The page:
Several people close to the matter say that late changes to the final draft offered by FCC Commissioner Jessica Rosenworcel (D) pushed back the vote.
"We are still working to resolve the remaining technical and legal issues and we are committed to unlocking the set-top box for consumers across this country," said Rosenworcel, along with the FCC's two other Democrats, Mignon Clyburn and chairman Tom Wheeler, in a joint statement.
Policy analysts said that the bottleneck concerned the FCC's potential role in overseeing legal agreements between cable companies and the device manufacturers that would host each cable provider's free app.
"Rosenworcel in particular is a very technically oriented commissioner," said Harold Feld, senior vice president at the consumer group Public Knowledge. "They clearly want to do something, but it's also clear that in her case she's not going to agree to a general shape of something and give editorial privileges to work out the details later. She is going to want to make sure the details are resolved."
How you get your cable TV may be undergoing some historic changes this week.
Under a new set of rules that regulators are expected to approve Thursday, cable companies would have to start providing their shows and movies over free apps that can be installed on any major device platform, such as iOS and Android.
These apps would effectively end the need for TV watchers to rent expensive set-top boxes, whose sole purpose at this point is to display your channel lineup and protect TV content from piracy, but little else. If the rules get approved, they could be a breath of fresh air for consumers who may be tired of paying for those bulky boxes month after month.
The change would make watching cable television a lot more like browsing Netflix. Although some cable channels, such as HBO and Showtime, already offer their own apps so that you can stream their content directly, a cable TV app would give you access to the full range of channels you've subscribed to, all at once.
Even as this makes consuming your cable content easier, it also potentially perpetuates the traditional cable bundle: Instead of being delivered to you through a set-top box, your whole cable tier will be delivered through an app instead. And should the cable-built apps take off, it might be that much more threatening to the stand-alone streaming apps such as HBO Now.
Here's what else we know. Regulators have said the rules will seek to force each cable company's app to be compatible with third-party features such as Apple's Spotlight search function. For example, in an ideal scenario users would be able to pull up the search feature on their devices, type in "The Walking Dead" and have the results include all the places you can get the zombie drama — whether that's on iTunes, Amazon, Netflix or your new app from Comcast.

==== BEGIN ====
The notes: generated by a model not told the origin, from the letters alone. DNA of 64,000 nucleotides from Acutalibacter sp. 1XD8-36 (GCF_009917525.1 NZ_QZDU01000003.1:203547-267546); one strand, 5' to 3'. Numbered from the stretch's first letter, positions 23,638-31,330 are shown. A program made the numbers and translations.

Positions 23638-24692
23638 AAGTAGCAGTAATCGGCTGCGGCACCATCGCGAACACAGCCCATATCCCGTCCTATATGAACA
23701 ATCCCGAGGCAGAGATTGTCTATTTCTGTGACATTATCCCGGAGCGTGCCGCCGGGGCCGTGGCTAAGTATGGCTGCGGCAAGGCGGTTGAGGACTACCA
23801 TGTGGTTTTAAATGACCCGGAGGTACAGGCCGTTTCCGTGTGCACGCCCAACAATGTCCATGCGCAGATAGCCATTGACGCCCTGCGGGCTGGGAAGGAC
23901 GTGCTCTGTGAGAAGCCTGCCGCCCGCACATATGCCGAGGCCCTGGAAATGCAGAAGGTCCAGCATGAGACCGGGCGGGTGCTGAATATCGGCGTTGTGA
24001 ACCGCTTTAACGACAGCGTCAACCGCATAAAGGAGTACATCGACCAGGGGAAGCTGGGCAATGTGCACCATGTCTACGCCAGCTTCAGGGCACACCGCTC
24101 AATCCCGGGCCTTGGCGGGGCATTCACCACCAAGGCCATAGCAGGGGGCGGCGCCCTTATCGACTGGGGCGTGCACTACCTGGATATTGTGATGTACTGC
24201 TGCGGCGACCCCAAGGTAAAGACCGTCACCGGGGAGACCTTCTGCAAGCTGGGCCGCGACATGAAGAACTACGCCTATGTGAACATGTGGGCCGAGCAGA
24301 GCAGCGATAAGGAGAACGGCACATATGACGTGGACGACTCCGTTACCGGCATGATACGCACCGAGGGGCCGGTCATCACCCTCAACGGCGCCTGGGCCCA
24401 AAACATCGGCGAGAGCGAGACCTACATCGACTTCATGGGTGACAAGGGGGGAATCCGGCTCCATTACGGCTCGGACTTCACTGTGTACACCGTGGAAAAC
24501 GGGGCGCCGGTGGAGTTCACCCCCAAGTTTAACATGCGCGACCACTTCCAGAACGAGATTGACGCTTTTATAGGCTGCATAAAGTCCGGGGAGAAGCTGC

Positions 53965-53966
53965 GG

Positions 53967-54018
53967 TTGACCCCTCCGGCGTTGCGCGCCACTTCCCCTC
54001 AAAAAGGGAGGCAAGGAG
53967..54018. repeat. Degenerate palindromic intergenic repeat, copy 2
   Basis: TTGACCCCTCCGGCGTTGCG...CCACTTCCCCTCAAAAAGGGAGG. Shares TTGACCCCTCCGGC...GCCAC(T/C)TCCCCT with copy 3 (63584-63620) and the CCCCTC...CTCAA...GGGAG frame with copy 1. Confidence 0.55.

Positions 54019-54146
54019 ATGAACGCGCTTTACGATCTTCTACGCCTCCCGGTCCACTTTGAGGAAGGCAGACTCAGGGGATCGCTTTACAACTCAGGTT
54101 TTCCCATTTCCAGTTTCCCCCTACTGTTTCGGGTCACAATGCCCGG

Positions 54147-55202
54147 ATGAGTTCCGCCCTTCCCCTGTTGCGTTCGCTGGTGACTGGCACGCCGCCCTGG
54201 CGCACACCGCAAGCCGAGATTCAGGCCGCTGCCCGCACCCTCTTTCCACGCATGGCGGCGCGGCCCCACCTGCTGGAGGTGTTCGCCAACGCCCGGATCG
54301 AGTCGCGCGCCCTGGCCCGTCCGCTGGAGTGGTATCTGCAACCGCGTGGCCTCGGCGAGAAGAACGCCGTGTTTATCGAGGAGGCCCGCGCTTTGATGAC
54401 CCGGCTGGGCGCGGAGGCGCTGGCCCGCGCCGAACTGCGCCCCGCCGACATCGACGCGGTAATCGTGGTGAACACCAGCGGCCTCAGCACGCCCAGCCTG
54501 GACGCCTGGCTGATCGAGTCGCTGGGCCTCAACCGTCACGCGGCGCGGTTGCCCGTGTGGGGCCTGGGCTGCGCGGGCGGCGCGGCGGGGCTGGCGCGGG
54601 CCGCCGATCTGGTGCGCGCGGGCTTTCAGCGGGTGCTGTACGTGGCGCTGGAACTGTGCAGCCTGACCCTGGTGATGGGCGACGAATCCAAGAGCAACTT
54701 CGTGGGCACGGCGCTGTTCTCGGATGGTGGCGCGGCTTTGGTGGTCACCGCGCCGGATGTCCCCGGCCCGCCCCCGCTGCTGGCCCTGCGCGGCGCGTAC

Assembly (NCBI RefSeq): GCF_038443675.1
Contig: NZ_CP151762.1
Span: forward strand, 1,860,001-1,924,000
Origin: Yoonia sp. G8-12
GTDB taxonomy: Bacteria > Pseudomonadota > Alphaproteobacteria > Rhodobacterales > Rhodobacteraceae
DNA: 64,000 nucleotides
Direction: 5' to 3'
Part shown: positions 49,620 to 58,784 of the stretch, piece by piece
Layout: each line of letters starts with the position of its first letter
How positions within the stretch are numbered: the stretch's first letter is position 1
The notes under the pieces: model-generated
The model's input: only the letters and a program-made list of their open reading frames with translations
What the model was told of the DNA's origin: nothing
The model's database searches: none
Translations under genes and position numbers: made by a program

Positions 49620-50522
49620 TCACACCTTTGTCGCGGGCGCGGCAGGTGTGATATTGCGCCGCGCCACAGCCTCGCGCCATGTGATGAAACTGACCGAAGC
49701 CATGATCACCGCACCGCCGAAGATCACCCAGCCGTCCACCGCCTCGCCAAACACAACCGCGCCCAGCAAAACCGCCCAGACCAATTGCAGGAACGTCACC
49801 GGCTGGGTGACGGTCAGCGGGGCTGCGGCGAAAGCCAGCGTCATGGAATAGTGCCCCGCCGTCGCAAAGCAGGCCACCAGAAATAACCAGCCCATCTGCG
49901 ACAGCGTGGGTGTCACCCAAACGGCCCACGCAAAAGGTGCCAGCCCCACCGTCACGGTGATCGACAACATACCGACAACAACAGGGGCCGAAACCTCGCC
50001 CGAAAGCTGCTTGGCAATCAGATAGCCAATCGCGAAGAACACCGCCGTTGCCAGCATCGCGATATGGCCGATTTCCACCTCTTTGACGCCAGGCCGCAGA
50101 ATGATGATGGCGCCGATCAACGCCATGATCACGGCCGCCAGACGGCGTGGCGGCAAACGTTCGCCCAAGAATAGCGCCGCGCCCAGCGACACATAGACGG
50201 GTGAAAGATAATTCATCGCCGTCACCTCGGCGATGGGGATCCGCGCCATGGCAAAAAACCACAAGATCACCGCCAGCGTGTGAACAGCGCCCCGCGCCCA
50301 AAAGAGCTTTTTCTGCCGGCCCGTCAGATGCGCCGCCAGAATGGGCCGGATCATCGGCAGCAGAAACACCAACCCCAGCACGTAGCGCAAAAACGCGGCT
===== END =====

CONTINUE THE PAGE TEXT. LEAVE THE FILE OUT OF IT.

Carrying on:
As with most of these policy discussions, though, the devil is in the details. And the big sticking point appears to be over how cable companies and device manufacturers will get along in this brave new world.
You see, the Federal Communications Commission wants this relationship to be governed by a standard legal agreement between the two sides that lays out the terms. And the agency has said it plans to act if those agreements wind up unfairly benefiting the cable companies; after all, the entire exercise is about effectively ending the cable industry's control over the set-top box. It would defeat the point if the new legal regime simply replaced one form of control with another.
But it's not clear how the FCC would wield this power to intervene. Would it be through a complaint process? A unilateral ability to investigate and punish? This ambiguity, the cable industry claims, could lead to a vast power grab.
"If they could strike and rewrite any part of the app license, it kind of leads to an open door," said one industry official, who spoke on the condition of anonymity because the proposed rules are still confidential.
Negotiations on what the final rules will look like have been continuing all week long, and appear to be going down to the wire after months of back-and-forth. It's possible the FCC may delay a vote if a compromise can't be reached. And we won't know for sure how the rules will affect consumers and businesses until the full, five-member FCC votes on the measure. But stay tuned — we'll update this when we find out.